Florida’s small P/C insurers have withstood losses from Hurricane Irma and a legal environment that’s dubbed a “judicial hellhole” by the American Tort Reform Association, a recent article in S&P Global Market Intelligence reports.
The financial ratings firm Demotech affirmed the financial strength of over 50 companies in late March, a decision found “encouraging” by the CEO of the state-run Citizens Property Insurance Corp, Barry Gilway.
Gilway said that Demotech’s March actions is evidence of the resilience that smaller carriers showed during a year in which Hurricane Irma caused insured losses of about $8.61 billion, according to the latest Florida Office of Insurance Regulation tally.
Florida insurers face both weather-related risk and costs stemming from litigation on non-weather-related water-loss claims with an assignment of benefits (AOB) and other legal matters. To combat the AOB problem, Citizens has drawn-up changes in policy language, increased efforts to fight fraud and grew its managed repair program. In January, Citizens said it expects AOB and litigation costs would account for about 23 percent of its 2018 operating expenses, up from 16 percent in 2017 – an increase of $17 million.
The frequency and severity of water-loss claims over the past 2.5 years shows “extremely negative trends,” and that deteriorating trends have begun to spread northward within the state, said Gilway.
Citizens is reopening approximately 37 percent of claims related to Hurricane Irma as part of its ongoing work to help its policyholders, who have been frustrated by a shortage of contractors, the Insurance Journal reported. A spokesperson for Citizens said that it’s common for claims to be reopened, and that the majority of those reopened are non-AOB Irma claims.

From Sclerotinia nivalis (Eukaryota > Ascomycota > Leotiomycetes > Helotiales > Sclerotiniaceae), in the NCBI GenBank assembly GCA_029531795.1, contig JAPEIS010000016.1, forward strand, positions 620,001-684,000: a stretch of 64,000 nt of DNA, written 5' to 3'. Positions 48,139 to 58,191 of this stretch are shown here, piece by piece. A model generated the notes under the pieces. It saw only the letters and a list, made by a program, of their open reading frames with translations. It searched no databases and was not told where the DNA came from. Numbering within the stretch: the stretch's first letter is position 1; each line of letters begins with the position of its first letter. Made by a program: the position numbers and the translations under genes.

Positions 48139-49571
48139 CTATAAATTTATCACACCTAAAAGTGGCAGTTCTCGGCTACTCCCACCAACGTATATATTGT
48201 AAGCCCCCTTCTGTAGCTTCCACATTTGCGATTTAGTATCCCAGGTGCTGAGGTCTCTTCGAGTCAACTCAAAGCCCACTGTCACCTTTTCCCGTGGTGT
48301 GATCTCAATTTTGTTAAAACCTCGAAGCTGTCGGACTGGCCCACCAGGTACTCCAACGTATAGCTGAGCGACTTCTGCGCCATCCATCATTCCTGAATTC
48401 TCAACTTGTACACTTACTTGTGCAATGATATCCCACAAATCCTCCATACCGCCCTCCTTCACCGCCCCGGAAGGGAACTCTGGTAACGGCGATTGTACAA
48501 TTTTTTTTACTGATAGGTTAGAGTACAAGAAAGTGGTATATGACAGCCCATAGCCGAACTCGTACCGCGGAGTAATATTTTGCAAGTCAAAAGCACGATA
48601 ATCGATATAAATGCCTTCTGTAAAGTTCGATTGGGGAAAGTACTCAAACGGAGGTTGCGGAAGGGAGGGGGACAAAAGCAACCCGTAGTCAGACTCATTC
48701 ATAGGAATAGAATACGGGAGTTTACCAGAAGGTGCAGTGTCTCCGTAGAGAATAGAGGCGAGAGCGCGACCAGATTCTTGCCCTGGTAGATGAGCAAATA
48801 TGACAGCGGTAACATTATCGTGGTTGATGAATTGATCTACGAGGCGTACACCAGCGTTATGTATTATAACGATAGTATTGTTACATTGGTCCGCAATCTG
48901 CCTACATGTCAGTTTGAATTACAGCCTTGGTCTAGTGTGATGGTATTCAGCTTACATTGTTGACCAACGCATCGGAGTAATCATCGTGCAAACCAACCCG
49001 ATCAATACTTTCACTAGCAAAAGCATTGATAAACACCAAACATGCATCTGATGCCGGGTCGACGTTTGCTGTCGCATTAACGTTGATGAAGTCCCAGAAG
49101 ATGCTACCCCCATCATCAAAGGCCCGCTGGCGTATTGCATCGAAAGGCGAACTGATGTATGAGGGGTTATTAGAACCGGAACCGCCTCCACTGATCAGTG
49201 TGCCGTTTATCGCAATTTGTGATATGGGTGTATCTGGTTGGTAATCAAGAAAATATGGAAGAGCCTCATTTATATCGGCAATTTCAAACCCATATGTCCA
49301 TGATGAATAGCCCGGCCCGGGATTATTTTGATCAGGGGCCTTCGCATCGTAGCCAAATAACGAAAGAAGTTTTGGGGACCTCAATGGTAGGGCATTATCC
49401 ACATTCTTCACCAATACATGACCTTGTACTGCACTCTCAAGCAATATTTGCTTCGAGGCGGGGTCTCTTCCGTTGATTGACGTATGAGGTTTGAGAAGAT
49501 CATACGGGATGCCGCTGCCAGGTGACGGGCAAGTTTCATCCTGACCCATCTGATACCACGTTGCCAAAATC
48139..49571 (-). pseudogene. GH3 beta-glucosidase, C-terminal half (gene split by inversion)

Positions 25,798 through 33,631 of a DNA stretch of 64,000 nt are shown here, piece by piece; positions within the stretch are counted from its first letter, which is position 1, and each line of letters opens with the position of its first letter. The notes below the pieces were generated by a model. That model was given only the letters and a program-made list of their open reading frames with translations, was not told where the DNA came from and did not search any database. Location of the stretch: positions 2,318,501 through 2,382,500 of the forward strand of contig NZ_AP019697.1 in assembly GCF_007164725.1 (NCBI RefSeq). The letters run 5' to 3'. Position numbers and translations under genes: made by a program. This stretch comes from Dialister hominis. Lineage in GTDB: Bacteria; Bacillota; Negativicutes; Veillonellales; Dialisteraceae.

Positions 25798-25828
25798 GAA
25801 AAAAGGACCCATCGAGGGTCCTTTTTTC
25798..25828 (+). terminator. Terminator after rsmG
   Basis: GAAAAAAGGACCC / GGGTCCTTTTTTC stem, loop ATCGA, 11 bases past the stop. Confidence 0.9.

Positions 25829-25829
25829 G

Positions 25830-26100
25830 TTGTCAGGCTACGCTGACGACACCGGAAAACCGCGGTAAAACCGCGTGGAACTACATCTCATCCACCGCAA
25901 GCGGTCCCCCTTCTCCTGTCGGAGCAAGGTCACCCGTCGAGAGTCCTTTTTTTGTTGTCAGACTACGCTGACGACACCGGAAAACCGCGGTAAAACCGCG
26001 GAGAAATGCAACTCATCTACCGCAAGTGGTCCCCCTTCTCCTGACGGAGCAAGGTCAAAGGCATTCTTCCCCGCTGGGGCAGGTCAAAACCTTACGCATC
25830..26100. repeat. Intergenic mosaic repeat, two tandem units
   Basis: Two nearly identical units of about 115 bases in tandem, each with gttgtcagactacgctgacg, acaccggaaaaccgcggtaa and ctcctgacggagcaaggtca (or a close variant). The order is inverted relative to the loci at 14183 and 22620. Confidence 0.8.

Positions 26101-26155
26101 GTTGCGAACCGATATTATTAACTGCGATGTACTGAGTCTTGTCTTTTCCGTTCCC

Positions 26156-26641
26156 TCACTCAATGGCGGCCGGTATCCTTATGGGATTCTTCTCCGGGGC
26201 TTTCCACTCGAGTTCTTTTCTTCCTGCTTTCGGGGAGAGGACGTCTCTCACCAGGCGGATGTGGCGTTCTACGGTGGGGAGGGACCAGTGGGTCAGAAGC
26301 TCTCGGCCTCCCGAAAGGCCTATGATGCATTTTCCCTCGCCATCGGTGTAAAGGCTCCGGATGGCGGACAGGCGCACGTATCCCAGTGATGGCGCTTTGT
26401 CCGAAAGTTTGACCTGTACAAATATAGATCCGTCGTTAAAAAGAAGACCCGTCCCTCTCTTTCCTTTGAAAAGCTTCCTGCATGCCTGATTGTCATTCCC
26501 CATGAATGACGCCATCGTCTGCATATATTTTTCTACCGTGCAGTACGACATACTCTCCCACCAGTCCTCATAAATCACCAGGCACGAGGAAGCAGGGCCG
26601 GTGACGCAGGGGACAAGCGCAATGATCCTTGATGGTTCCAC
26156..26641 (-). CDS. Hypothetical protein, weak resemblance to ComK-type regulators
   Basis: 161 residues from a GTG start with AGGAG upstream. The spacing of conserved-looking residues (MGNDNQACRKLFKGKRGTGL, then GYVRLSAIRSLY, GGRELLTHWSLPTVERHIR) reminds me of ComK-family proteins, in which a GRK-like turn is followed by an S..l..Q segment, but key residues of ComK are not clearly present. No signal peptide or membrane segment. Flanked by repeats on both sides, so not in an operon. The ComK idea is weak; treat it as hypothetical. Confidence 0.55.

Florida is unique in that it has no objective bad faith standard, defining it as more than “mere negligence” without calling for a showing of evil intent. As a result, carriers need to watch for common pitfalls to reduce costly bad faith awards.
On March 14 Gen Re is offering its clients a webinar called Navigating the Bad Faith Minefield. Here are some of the bad faith related problems specific to Florida the webinar intends to cover:
- The unique problems posed by “time limit” demand letters and how a missed deadline and/or failure to meet a key term “open up” the policy limit
- Bad faith in a clear-liability case with a likely judgment exceeding a policy limit. Do carriers have an affirmative duty to offer the policy limit in such cases, even in the absence of a demand?
- The tender traps that might be used to “set up” carriers for bad faith. How should carriers respond when presented with a serious injury case that involves low limits?
It was hard to miss the recent Florida story of a sinkhole fatality. This tragic event made news headlines in part becauseÃ‚ fatalities due to sinkholes areÃ‚ such a rare occurrence.
The story also prompted questions about sinkholes and insurance coverage.
Over at Straight Talk, the Insuring Florida blog, a post by Lynne McChristian explains that Florida has a sinkhole law requiring every property insurer to provide coverage for Ã¢â‚¬Å“catastrophic ground cover collapseÃ¢â‚¬ .
This is defined as:
1. Abrupt collapse of the ground cover,
2. A depression in the ground cover clearly visible to the naked eye,
3. Structural damage to the insured building, including the foundation, and
4. The insured structure being condemned and ordered vacated by the governmental agency authorized to do so.
However, a separateÃ‚ optional comprehensive sinkhole policy is needed to cover any other type of sinkhole damage.
Florida is one of only two states that require home insurers to offer sinkhole coverage. The other is Tennessee.Ã‚ In other states most homeowners insurance policies exclude coverage for sinkhole damage.
The Insuring Florida blog hasÃ‚ further background info on sinkhole insurance here.
MoreÃ‚ info on sinkhole claimsÃ‚ is inÃ‚ the I.I.I. facts+stats on homeowners and renters insurance.